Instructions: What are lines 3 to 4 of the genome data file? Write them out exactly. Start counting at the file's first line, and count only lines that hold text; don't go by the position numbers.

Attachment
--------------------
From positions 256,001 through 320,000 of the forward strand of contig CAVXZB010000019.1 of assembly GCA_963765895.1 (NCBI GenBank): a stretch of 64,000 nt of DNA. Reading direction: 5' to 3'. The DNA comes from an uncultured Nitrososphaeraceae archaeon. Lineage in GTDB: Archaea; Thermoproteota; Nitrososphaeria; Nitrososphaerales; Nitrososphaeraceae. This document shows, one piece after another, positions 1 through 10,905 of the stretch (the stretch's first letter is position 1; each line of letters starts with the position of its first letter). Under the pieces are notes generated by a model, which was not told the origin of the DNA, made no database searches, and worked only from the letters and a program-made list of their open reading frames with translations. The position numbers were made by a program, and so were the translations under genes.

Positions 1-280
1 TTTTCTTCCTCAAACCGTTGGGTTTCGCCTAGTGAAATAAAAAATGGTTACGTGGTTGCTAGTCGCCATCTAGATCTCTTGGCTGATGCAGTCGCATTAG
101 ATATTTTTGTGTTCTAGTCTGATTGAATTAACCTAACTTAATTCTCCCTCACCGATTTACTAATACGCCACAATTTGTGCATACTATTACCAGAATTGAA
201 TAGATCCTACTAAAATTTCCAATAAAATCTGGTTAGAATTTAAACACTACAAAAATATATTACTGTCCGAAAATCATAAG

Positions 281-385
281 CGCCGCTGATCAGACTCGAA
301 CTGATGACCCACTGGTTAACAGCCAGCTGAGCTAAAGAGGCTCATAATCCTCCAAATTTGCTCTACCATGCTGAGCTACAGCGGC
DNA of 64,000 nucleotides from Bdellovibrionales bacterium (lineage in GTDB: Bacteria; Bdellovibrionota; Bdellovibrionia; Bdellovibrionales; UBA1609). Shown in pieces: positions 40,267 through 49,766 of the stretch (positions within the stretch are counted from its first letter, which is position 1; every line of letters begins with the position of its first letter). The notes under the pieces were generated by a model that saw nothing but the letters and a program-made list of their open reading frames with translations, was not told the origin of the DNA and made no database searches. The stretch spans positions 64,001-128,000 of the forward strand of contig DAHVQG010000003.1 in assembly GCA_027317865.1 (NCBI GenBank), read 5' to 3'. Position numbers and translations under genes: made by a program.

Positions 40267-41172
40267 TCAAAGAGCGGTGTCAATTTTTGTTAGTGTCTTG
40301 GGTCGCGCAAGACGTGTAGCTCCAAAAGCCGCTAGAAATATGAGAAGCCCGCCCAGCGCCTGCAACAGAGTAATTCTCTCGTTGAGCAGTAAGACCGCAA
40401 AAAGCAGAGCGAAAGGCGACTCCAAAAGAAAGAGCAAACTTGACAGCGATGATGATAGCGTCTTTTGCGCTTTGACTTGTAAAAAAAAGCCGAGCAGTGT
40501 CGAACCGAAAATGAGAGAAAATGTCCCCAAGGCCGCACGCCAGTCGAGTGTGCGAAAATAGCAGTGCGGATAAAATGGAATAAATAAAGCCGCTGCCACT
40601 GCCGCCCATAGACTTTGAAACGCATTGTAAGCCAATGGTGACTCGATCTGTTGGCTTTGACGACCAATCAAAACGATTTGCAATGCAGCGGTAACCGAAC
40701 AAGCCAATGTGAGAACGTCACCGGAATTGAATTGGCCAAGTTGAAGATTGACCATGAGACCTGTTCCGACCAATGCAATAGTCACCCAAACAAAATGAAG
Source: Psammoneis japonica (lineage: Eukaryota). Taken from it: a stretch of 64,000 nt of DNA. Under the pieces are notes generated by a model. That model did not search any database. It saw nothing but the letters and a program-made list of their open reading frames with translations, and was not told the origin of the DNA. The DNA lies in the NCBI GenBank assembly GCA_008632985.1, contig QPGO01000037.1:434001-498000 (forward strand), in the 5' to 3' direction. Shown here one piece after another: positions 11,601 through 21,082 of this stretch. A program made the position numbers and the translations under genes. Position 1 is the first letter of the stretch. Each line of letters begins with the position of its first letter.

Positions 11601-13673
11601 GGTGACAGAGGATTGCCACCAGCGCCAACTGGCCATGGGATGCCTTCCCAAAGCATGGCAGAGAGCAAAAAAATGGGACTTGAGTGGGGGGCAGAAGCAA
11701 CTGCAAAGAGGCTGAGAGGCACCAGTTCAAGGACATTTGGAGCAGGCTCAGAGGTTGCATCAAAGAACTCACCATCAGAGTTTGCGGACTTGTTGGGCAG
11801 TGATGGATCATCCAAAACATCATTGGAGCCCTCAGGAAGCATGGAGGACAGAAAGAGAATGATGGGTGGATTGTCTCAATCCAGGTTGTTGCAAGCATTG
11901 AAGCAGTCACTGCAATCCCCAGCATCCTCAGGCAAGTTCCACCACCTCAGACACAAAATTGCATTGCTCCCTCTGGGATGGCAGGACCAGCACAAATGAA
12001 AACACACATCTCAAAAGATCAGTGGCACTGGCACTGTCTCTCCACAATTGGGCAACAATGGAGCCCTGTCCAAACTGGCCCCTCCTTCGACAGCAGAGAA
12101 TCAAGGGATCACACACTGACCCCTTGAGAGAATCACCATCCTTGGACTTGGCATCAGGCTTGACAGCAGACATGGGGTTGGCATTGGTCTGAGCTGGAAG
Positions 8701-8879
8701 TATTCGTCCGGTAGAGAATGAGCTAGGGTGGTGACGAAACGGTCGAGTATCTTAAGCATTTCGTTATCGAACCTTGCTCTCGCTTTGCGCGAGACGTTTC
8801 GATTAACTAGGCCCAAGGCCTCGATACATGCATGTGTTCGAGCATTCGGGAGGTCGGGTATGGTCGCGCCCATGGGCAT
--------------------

1 TTTTCTTCCTCAAACCGTTGGGTTTCGCCTAGTGAAATAAAAAATGGTTACGTGGTTGCTAGTCGCCATCTAGATCTCTTGGCTGATGCAGTCGCATTAG
101 ATATTTTTGTGTTCTAGTCTGATTGAATTAACCTAACTTAATTCTCCCTCACCGATTTACTAATACGCCACAATTTGTGCATACTATTACCAGAATTGAA